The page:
DeMarcus Cousins: "Throughout this whole draft process the only person getting the negatives -- I'll say the most negatives -- is me."
Every June there's at least one player whose skill set must be balanced against his impulses. This year, DeMarcus Cousins is that guy. On the court, Cousins has the full range of skills the NBA wants from its big men. Despite carrying nearly 300 pounds on his 6-foot-11 frame, Cousins can run the floor and his fundamentals in the post are solid. His soft hands and forceful presence allow him to catch and finish deep in the paint. When the ball goes up from the perimeter, Cousins throws his weight around underneath and corrals rebounds with ease. In short, there's nothing particularly raw about Cousins' talent. His game is incredibly evolved for a big man with only a single season of college experience.
[T]here is one prospect who rates as an A-list talent, a freshman from the University of Kentucky named …
You were expecting somebody else?
Cousins has the fifth-highest rating in the Draft Rater's nine seasons evaluated. (The Draft Rater goes back to 2002, as college data from before that year are too spotty to use.)
Based on that, the outlook for Cousins is quite positive. Of the eight previous players from 2002 to 2008 to rate 15.0 or higher, four became superstars: Durant, Carmelo Anthony, Dwyane Wade and Chris Paul. Of the other four, three have been very productive starters -- Rudy Gay, Luol Deng and Drew Gooden -- and one became, well, Mike Conley. We had another three last year, and from that trio, one was awesome (Tyreke Evans), one was good (Ty Lawson) and one didn't play a game (Blake Griffin).
Cousins won't be the first pick because of questions about his character and coachability, and those are legitimate concerns. But there's no doubting his elite talent level.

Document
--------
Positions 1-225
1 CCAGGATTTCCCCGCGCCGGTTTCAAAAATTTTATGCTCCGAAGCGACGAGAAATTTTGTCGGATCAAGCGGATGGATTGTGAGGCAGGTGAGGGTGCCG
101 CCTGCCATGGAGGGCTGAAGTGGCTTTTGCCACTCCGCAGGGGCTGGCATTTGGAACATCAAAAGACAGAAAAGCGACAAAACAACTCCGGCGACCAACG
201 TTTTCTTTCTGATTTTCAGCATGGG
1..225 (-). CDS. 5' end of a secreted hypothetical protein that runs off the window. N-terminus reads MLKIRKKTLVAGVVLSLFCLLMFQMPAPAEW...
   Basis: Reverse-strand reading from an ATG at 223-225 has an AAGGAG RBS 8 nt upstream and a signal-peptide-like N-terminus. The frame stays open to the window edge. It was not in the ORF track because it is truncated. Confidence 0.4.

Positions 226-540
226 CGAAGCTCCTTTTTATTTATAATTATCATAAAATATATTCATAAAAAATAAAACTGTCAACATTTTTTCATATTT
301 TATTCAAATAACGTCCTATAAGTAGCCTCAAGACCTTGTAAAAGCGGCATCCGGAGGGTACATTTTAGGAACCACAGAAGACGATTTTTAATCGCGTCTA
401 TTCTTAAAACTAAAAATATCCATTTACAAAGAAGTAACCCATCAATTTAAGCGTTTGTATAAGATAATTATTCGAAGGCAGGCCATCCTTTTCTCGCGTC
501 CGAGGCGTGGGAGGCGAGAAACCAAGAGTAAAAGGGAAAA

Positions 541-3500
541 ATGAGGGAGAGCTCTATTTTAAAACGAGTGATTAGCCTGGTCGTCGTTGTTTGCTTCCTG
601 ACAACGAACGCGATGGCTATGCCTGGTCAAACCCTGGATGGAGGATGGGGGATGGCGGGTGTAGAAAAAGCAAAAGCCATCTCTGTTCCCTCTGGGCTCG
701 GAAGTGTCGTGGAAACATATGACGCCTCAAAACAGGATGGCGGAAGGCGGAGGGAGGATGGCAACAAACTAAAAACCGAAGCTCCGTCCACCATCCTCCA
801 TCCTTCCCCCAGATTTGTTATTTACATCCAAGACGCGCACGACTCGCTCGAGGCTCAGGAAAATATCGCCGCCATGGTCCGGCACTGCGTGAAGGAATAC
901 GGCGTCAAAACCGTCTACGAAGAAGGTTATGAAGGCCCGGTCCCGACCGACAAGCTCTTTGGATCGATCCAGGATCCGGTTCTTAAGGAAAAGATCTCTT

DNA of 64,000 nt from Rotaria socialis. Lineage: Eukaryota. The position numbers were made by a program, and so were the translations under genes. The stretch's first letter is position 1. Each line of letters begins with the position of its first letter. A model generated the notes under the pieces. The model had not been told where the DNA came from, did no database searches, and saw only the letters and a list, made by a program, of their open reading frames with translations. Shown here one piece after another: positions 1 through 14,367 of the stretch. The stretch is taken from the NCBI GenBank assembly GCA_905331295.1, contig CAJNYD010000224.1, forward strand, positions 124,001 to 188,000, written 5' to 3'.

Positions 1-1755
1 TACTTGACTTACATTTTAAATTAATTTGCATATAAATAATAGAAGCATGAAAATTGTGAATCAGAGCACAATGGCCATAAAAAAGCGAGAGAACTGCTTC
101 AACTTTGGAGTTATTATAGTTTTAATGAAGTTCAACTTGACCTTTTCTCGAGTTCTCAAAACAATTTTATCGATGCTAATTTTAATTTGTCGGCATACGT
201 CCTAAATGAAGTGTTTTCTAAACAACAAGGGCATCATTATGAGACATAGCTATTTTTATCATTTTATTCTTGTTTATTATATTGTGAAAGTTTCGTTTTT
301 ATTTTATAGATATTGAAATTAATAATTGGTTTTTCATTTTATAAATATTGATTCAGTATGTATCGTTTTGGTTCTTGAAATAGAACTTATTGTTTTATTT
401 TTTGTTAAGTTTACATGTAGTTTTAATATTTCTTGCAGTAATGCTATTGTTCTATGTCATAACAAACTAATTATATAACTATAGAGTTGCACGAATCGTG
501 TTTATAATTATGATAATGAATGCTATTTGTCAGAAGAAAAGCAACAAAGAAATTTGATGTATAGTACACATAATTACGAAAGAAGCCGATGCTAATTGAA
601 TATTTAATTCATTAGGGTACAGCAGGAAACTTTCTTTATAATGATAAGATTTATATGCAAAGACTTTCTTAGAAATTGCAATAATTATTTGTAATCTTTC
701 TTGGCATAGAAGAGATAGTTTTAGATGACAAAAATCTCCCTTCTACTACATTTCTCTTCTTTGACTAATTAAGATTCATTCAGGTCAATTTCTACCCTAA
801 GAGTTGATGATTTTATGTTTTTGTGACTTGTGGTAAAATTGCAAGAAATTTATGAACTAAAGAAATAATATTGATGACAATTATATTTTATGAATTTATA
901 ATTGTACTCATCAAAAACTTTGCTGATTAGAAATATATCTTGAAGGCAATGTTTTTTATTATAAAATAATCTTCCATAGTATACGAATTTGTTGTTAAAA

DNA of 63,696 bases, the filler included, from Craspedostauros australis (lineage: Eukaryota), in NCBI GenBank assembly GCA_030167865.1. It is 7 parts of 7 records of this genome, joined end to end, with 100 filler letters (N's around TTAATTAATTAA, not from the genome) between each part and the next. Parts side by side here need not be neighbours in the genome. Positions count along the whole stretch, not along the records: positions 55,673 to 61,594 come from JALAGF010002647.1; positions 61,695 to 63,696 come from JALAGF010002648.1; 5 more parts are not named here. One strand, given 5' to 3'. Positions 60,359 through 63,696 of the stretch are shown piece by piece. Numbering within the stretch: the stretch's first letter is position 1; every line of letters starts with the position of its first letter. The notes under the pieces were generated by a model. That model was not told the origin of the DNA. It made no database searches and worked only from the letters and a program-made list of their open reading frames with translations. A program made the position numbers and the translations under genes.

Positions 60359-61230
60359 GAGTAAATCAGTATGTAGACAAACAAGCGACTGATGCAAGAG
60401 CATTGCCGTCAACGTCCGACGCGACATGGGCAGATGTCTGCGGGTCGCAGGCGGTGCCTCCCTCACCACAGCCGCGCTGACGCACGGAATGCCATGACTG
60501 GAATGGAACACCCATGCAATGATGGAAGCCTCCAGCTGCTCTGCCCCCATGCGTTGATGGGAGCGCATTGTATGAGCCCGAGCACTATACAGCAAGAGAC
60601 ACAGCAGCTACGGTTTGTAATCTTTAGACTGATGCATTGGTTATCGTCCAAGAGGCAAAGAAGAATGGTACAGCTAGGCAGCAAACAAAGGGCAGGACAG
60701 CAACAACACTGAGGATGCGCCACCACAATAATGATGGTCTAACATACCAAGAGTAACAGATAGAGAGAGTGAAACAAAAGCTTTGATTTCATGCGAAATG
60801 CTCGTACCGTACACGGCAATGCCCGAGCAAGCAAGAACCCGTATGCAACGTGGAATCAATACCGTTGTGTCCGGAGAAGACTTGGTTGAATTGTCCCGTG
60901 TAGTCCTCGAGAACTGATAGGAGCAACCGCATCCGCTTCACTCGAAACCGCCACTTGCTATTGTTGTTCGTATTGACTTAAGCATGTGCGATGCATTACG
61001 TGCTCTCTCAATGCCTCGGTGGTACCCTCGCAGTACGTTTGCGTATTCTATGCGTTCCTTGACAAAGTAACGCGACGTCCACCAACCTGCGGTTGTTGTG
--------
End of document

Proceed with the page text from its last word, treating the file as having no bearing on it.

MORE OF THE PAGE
Now about those questions...
In addition to carrying a higher percentage of body fat than ideal for a starting NBA center, Cousins' exuberance occasionally teeters on the brink of self-destruction. Less than a minute into a game against Louisville in which Cousins racked up 18 points and 18 rebounds, Cousins swung his forearm into the head of Louisville's Jared Swopshire while the two were battling on the floor for a loose ball. Cousins got off easy with a technical, but the incident brought into focus both Cousins' intensity and his lack of judgment on the floor. CBSSports.com's Gary Parrish's described the tricky balance:
The biggest threat to Kentucky's national title hopes is that DeMarcus Cousins seems a little unbalanced and capable of snapping at any time. Or, as Louisville's Edgar Sosa reportedly put it after the game, Cousins is a "nutcase." The guy is capable of getting 20 and 15 in the Final Four against Kansas or of throwing a punch at Sherron Collins before the first media timeout.
Cousins almost always looks angry, almost always looks like he's ready to lose it. And though that is at least partly why he's a dominating force in the paint, it's also why Calipari would be wise not to count on Cousins consistently being type of factor he was against Louisville.
"You see DeMarcus get fouled hard, and he gets up and he's ready to fight," said freshman teammate John Wall, who started slow against the Cards but finished with 17 points, four assists and two steals. "People are going to start judging him not just by how he plays, but by how he handles himself on the court."